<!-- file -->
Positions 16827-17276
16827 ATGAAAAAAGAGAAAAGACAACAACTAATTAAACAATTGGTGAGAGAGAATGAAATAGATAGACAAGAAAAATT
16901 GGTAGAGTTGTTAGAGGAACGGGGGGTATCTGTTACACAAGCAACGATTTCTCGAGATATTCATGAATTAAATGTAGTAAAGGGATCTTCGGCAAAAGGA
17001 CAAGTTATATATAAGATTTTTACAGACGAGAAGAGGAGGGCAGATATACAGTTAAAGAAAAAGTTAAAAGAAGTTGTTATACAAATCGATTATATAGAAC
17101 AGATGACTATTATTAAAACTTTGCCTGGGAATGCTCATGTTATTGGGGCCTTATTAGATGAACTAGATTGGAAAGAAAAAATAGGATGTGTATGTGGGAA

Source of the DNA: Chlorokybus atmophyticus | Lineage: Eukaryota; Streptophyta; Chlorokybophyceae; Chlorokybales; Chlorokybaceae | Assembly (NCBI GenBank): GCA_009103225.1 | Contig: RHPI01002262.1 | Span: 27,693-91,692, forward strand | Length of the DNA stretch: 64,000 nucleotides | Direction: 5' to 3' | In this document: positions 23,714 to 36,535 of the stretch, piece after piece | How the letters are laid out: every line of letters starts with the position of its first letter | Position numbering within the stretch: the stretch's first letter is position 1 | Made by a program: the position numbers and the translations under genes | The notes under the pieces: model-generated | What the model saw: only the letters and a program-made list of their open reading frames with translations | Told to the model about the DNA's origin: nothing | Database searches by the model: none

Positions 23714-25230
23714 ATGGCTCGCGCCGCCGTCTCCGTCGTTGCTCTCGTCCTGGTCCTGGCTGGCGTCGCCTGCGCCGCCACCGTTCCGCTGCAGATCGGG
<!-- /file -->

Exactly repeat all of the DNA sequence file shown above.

Positions 16827-17276
16827 ATGAAAAAAGAGAAAAGACAACAACTAATTAAACAATTGGTGAGAGAGAATGAAATAGATAGACAAGAAAAATT
16901 GGTAGAGTTGTTAGAGGAACGGGGGGTATCTGTTACACAAGCAACGATTTCTCGAGATATTCATGAATTAAATGTAGTAAAGGGATCTTCGGCAAAAGGA
17001 CAAGTTATATATAAGATTTTTACAGACGAGAAGAGGAGGGCAGATATACAGTTAAAGAAAAAGTTAAAAGAAGTTGTTATACAAATCGATTATATAGAAC
17101 AGATGACTATTATTAAAACTTTGCCTGGGAATGCTCATGTTATTGGGGCCTTATTAGATGAACTAGATTGGAAAGAAAAAATAGGATGTGTATGTGGGAA

Source of the DNA: Chlorokybus atmophyticus | Lineage: Eukaryota; Streptophyta; Chlorokybophyceae; Chlorokybales; Chlorokybaceae | Assembly (NCBI GenBank): GCA_009103225.1 | Contig: RHPI01002262.1 | Span: 27,693-91,692, forward strand | Length of the DNA stretch: 64,000 nucleotides | Direction: 5' to 3' | In this document: positions 23,714 to 36,535 of the stretch, piece after piece | How the letters are laid out: every line of letters starts with the position of its first letter | Position numbering within the stretch: the stretch's first letter is position 1 | Made by a program: the position numbers and the translations under genes | The notes under the pieces: model-generated | What the model saw: only the letters and a program-made list of their open reading frames with translations | Told to the model about the DNA's origin: nothing | Database searches by the model: none

Positions 23714-25230
23714 ATGGCTCGCGCCGCCGTCTCCGTCGTTGCTCTCGTCCTGGTCCTGGCTGGCGTCGCCTGCGCCGCCACCGTTCCGCTGCAGATCGGG